CONCORD - The longest day in racing ended with Martin Truex winning while cars crashed on the backstretch and fireworks erupted overhead.

After more than five hours of fender-banging fun, Truex went four-wide on the final restart, a heart-stopping moment at a track that rarely puts on a decent race, and drove away from the field on the final laps.

It was a fitting end to a wild Sunday night. Reporters angrily pushed and shoved each other afterward. It was that kind of race.

Truex had hit the wall earlier in the race, one of several cars to blow tires and slide into the corner fences. But as the long race went on, his team had time to rebuild his Toyota and make it the fastest car on the track at the end.

Once again.

“What a wild race,” he said afterward. “The longest race known to mankind.”

It was his second win in a race some of the best drivers have never won.

The third-hottest day in the history of the race played tricks with the teams, most of which struggled to figure out the changes in the track and the effects on cars and drivers.

While the racers screamed and hollered all night, the cars seemed to slow down as the race went on. That’s never happened since the race was moved to its evening start in 1993.

There were 46 green-flag lead changes, 30 at the line, which was more than the last four 600s combined. Most of them were early in the race. After the sun went down, the racing became familiar to Charlotte fans.

Boring. Spread out. Truex driving away.

He was one of the drivers screaming at his team earlier in the day, complaining about how his car was handling in the 94-degree, mile and a half furnace. Truex drove one of several Toyotas that ended up in the wall late in the evening.

A team spokesman for Joe Gibbs Racing suggested the mistake was on JGR and not Goodyear.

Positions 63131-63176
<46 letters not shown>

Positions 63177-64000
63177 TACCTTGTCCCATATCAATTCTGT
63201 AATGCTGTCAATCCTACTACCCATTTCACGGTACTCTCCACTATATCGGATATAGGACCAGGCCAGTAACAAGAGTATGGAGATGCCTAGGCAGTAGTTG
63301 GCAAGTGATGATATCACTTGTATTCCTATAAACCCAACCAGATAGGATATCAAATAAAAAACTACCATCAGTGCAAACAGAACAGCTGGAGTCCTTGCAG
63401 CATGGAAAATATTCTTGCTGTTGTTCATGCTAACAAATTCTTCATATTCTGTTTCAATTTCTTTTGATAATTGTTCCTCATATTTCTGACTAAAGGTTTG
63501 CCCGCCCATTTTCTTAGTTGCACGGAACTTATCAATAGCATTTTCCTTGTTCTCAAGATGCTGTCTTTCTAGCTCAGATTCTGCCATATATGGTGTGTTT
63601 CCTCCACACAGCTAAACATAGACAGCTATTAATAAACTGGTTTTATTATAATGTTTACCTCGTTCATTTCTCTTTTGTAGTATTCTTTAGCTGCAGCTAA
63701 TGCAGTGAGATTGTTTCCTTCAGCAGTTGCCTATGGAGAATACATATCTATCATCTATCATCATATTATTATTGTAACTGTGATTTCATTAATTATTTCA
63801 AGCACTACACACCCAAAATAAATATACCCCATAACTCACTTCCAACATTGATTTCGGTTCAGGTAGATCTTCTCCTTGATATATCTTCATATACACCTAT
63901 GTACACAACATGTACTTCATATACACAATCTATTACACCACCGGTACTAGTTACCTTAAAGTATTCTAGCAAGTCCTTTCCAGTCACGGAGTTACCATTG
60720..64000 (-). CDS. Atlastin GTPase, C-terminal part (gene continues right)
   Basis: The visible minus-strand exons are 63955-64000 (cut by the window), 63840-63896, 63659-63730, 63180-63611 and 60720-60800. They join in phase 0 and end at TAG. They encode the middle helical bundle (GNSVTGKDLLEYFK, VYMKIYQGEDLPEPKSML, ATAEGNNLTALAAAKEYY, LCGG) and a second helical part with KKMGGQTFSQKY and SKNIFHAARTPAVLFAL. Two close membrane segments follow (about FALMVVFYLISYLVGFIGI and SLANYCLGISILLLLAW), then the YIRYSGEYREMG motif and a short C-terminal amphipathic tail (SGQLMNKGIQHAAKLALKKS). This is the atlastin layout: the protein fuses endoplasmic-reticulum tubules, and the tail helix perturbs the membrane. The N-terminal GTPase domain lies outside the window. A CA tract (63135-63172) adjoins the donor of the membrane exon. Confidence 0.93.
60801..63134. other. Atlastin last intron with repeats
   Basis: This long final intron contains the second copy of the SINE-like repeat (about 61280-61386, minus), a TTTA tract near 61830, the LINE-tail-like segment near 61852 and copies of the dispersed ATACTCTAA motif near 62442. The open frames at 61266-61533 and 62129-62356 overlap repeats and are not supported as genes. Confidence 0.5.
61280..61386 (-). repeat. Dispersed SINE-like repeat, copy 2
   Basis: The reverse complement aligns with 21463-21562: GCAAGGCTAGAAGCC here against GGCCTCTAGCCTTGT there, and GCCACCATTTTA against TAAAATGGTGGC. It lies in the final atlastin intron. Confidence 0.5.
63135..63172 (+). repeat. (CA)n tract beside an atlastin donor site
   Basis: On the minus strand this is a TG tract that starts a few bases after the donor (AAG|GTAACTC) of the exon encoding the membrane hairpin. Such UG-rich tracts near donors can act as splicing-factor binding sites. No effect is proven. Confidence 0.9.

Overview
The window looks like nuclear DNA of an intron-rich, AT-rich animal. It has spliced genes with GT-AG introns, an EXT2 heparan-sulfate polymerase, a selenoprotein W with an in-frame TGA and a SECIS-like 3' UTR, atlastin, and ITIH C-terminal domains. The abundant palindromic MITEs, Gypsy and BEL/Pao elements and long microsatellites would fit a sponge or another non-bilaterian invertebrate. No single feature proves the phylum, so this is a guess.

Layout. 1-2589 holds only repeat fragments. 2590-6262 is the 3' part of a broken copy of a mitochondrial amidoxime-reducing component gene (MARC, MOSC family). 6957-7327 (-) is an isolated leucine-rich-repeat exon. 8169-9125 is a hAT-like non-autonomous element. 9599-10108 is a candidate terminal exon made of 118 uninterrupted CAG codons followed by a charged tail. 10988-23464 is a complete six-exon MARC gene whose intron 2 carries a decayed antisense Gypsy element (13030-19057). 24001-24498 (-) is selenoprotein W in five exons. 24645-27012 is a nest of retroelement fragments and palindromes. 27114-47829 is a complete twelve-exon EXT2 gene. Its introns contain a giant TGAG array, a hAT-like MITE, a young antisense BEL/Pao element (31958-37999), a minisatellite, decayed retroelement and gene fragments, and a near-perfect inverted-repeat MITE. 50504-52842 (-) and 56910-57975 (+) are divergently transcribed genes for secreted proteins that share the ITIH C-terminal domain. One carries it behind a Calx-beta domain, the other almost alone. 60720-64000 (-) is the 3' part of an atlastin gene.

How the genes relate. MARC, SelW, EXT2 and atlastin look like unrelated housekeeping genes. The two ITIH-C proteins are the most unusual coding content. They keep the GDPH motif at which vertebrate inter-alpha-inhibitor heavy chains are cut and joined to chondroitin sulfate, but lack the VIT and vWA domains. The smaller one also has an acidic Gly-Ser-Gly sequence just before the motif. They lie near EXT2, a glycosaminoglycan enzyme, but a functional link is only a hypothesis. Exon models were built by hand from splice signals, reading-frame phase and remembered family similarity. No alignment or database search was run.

The situation just added to oddity that was the 60th Coca-Cola 600. Then again, this might be the most odd race in the sport.

It’s certainly the longest, and the addition of 16 caution flags pushed the race to the verge of Monday morning.

The history of the 600 is mixed with first-time winners and inexplicable non-winners. More than a dozen drivers in NASCAR’s hall of fame never won at Charlotte, some of the biggest names in the history of stock-car racing.

Truex has now won it twice, the last time in the most dominating performance in NASCAR history, this time in one of the most puzzling.

The new aero package NASCAR introduced this year created some wild moments, mostly on restarts as 40 cars bunched together over and over again, forcing cars into the walls and into the artificial grass in the front stretch.

But the package, combined with the fickle nature of Charlotte Motor Speedway, left most of the teams confused once the sun went down. Of the 11 drivers who led laps, only a few were competitive at the end.

And on the final restart, after the race pushed past the five-hour mark, things went from mild to wild. After dominating the race over the final hour, one last restart pushed Truex to the third position behind a front-row of drivers who hadn’t been up front all night.

Ryan Newman and David Ragan were simply in the way when the green flag fell with five laps to go. On the backstretch, Kyle Busch pushed between them to go three-wide. And then Truex did something no one can remember anyone ever doing at Charlotte. He dove low, and suddenly there were four cars side-by-side going into the third turn.

“I told myself I had to go for it,” he said. “The seas parted and I went low. I barely cleared them coming out of 4.”

Joey Logano gave him one last push before Truex got his car pointed in the right direction and drove to the checkered flag.

The longest race of the season ended the longest day in motorsports. And the old World 600 was finally worth watching.

It ended with cars crashing, fireworks overhead and tempers flaring among those carrying microphones. No one knew how the night was supposed to end, but it was somehow appropriate.

On inappropriate.

When we meet here again, we’ll be on the Roval. Rest assured no one will know what to make of that race either.

Contact Ed Hardin at 336-373-7069, and follow @Ed_Hardin on Twitter.

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